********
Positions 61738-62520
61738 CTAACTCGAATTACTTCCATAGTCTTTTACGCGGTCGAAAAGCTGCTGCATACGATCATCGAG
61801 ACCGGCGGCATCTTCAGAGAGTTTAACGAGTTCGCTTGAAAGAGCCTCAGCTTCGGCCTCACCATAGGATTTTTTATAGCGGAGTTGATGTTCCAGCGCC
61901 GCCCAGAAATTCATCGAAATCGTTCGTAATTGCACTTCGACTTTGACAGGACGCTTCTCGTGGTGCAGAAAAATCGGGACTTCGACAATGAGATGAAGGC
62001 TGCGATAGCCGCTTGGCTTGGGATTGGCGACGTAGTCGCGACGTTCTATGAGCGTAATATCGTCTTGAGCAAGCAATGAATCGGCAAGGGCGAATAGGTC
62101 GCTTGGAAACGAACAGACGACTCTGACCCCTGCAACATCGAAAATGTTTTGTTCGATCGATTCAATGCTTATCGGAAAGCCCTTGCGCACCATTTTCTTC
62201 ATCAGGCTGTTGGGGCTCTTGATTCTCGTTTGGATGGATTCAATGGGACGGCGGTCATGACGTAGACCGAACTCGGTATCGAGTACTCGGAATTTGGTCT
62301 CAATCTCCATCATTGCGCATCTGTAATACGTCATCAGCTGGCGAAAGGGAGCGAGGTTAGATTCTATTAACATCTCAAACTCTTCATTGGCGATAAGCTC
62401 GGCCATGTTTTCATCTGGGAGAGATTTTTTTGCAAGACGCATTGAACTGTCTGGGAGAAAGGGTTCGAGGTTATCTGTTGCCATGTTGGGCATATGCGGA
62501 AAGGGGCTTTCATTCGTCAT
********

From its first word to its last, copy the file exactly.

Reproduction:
Positions 61738-62520
61738 CTAACTCGAATTACTTCCATAGTCTTTTACGCGGTCGAAAAGCTGCTGCATACGATCATCGAG
61801 ACCGGCGGCATCTTCAGAGAGTTTAACGAGTTCGCTTGAAAGAGCCTCAGCTTCGGCCTCACCATAGGATTTTTTATAGCGGAGTTGATGTTCCAGCGCC
61901 GCCCAGAAATTCATCGAAATCGTTCGTAATTGCACTTCGACTTTGACAGGACGCTTCTCGTGGTGCAGAAAAATCGGGACTTCGACAATGAGATGAAGGC
62001 TGCGATAGCCGCTTGGCTTGGGATTGGCGACGTAGTCGCGACGTTCTATGAGCGTAATATCGTCTTGAGCAAGCAATGAATCGGCAAGGGCGAATAGGTC
62101 GCTTGGAAACGAACAGACGACTCTGACCCCTGCAACATCGAAAATGTTTTGTTCGATCGATTCAATGCTTATCGGAAAGCCCTTGCGCACCATTTTCTTC
62201 ATCAGGCTGTTGGGGCTCTTGATTCTCGTTTGGATGGATTCAATGGGACGGCGGTCATGACGTAGACCGAACTCGGTATCGAGTACTCGGAATTTGGTCT
62301 CAATCTCCATCATTGCGCATCTGTAATACGTCATCAGCTGGCGAAAGGGAGCGAGGTTAGATTCTATTAACATCTCAAACTCTTCATTGGCGATAAGCTC
62401 GGCCATGTTTTCATCTGGGAGAGATTTTTTTGCAAGACGCATTGAACTGTCTGGGAGAAAGGGTTCGAGGTTATCTGTTGCCATGTTGGGCATATGCGGA
62501 AAGGGGCTTTCATTCGTCAT